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The shocking violence in Barcelona on Sunday, October 1st, when police in riot gear viciously beat citizens attempting to vote in a referendum for Catalonian independence, and left a staggering 893 persons injured, makes it hard to shake the impression of a brutal, oppressive state under President Rajoy attempting to undermine democratic expression. Looking on, the world saw echoes of Spain’s Fascist past and dark hints of what might lurk in Europe’s unsettled future – especially with a formal declaration of independence scheduled by the Generalitat de Catalunya for Monday, October 9th. The vote count in the referendum revealed that 90% of the ballots were cast for independence. While the independence debate has degenerated into street battles and a general strike, it also reveals a broader confrontation of Spain’s power elites that is almost as worrying as the violence.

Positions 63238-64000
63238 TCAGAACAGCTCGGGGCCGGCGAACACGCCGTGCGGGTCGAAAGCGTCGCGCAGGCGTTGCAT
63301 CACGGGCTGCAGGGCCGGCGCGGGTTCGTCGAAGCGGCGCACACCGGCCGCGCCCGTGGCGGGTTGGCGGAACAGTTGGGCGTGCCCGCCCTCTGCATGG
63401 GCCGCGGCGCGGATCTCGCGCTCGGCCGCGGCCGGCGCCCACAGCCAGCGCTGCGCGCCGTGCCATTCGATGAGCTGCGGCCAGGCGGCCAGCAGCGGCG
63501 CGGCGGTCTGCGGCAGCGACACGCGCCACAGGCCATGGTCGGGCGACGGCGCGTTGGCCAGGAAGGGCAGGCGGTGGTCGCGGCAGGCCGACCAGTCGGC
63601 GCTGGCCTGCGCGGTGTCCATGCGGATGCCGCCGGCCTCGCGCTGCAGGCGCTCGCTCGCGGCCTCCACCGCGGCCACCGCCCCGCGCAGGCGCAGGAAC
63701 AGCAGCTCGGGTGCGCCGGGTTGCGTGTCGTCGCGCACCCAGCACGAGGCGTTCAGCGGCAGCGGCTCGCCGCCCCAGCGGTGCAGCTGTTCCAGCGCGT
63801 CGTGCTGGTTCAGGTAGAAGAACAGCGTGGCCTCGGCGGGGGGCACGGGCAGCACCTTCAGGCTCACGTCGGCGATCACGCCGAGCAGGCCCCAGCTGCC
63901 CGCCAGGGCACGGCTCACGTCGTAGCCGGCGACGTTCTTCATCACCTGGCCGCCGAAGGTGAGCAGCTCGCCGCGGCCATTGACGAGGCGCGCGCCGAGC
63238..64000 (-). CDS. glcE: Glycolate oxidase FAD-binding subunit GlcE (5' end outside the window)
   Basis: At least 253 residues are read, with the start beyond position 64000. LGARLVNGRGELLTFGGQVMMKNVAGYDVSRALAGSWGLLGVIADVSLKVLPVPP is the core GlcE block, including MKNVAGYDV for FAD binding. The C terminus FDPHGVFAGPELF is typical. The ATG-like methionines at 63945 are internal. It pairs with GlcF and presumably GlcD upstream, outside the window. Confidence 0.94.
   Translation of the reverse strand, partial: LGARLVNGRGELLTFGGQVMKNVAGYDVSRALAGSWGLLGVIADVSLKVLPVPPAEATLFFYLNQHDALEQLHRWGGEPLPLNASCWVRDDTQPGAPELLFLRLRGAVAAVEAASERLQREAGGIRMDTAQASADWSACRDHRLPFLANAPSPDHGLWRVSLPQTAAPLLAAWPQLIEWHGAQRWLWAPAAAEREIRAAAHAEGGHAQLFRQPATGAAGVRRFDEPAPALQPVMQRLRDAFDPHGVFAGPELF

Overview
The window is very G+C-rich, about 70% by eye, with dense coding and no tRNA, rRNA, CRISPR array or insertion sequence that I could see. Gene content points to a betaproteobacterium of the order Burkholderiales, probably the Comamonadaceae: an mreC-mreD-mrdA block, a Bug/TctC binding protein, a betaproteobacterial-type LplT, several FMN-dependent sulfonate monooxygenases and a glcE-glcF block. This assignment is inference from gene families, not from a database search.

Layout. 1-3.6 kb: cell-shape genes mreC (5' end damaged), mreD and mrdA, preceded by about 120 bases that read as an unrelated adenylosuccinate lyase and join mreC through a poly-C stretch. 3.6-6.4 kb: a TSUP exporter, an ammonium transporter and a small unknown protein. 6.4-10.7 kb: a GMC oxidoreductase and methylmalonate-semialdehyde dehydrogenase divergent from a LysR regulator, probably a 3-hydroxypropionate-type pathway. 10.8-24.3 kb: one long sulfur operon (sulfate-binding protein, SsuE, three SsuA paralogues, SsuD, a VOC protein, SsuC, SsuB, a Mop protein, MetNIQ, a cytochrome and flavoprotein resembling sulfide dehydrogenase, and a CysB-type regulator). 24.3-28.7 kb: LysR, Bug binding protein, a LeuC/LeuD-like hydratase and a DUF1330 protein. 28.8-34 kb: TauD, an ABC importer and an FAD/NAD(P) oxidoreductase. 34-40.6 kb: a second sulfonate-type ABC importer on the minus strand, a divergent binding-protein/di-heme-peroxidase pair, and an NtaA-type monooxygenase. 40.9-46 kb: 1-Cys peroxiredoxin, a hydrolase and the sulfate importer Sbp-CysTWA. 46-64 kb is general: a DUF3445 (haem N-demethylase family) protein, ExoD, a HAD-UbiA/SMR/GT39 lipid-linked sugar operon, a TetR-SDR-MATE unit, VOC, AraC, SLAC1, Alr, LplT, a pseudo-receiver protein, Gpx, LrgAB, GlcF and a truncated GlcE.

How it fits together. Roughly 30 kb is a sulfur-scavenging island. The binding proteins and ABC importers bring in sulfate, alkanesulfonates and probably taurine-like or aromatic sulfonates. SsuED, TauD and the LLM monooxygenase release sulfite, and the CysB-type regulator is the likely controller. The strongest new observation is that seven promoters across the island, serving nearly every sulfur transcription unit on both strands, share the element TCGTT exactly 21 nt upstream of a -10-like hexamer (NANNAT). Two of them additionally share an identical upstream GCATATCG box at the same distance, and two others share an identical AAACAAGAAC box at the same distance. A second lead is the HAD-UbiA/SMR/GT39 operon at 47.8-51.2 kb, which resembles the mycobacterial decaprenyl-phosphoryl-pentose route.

Catalonia, a region of 7.5 million inhabitants, occupies a privileged but marginalized role in post-Franco Spain. The region has 16% of Spain’s population but contributes more than 25% to the national GDP, 25% of its exports and 20% of the national budget. Despite brutal suppression under Franco’s dictatorship, the region has retained its distinct identity, ethnicity and language and has become an economic powerhouse. Catalonia, however, has never quite gotten its fair share of national political power. The autonomy written into Spain’s national system means that the region has considerable say in its own internal affairs – the regional government, the Generalitat de Catalunya, has substantial local jurisdiction in many areas but national institutional executive influence has always remained fiercely guarded in Madrid. With the rest of Spain continuing to flounder economically, the people of Cataluña have lost all faith in the central state’s ability to solve Spain’s problems: they simply want out. In all of this, the central government has also been accused of using the separatist debate to distract the general population from Rajoy’s myriad other problems. His government has failed to take advantage of numerous opportunities to defuse the situation, in part because anti-Calalan saber-rattling seems to be an aphrodisiac to his political base.  The question, then, presents itself: why did the government in Madrid risk the present crisis by cracking down so brutally? Essentially, because the referendum and the upcoming declaration of independence are a mortal challenge to not just to its authority but even more: to Spain’s economic survival! While Catalonia’s secession will constitute a direct violation of Spain’s 1978 constitution which holds the country to be indivisible, from the perspective of international law and modern state practice, however, Catalonia has the absolute right of a self-determination unit of limited autonomy to secede from Spain. The effect of such a step would be devastating: Spain’s economy would most likely collapse and Catalonia would no longer be a part of the European Union without any chance of ever being admitted as a member state. Since admission requires unanimity, Spain’s no vote would leave Catalonia out in the cold forever. Mexico, under this scenario, would lose 7.5 billion dollars in exports to Spain annually and also its substantial investments in our economy. Spain, it must be emphasized, is presently the second most important investor (after the U.S.) in our country.  However, it is also important to note that Catalonia will recover an average of 20,000,000,000.00 euros per year in the Gross Domestic Product, which places it as an important economic region to do business with this new state in Europe. In that sense, what should be the strategy that Mexico must follow to design its foreign and commercial policy for the new world order? We must remember that not only must we continue with the bilateral trade agenda with the United Kingdom but now we must consider that new separatist movements have begun in the world. Apart from Catalonia, there is also Scotland, the Flanders region in Belgium, the Basque region in Spain, Ireland, among others.



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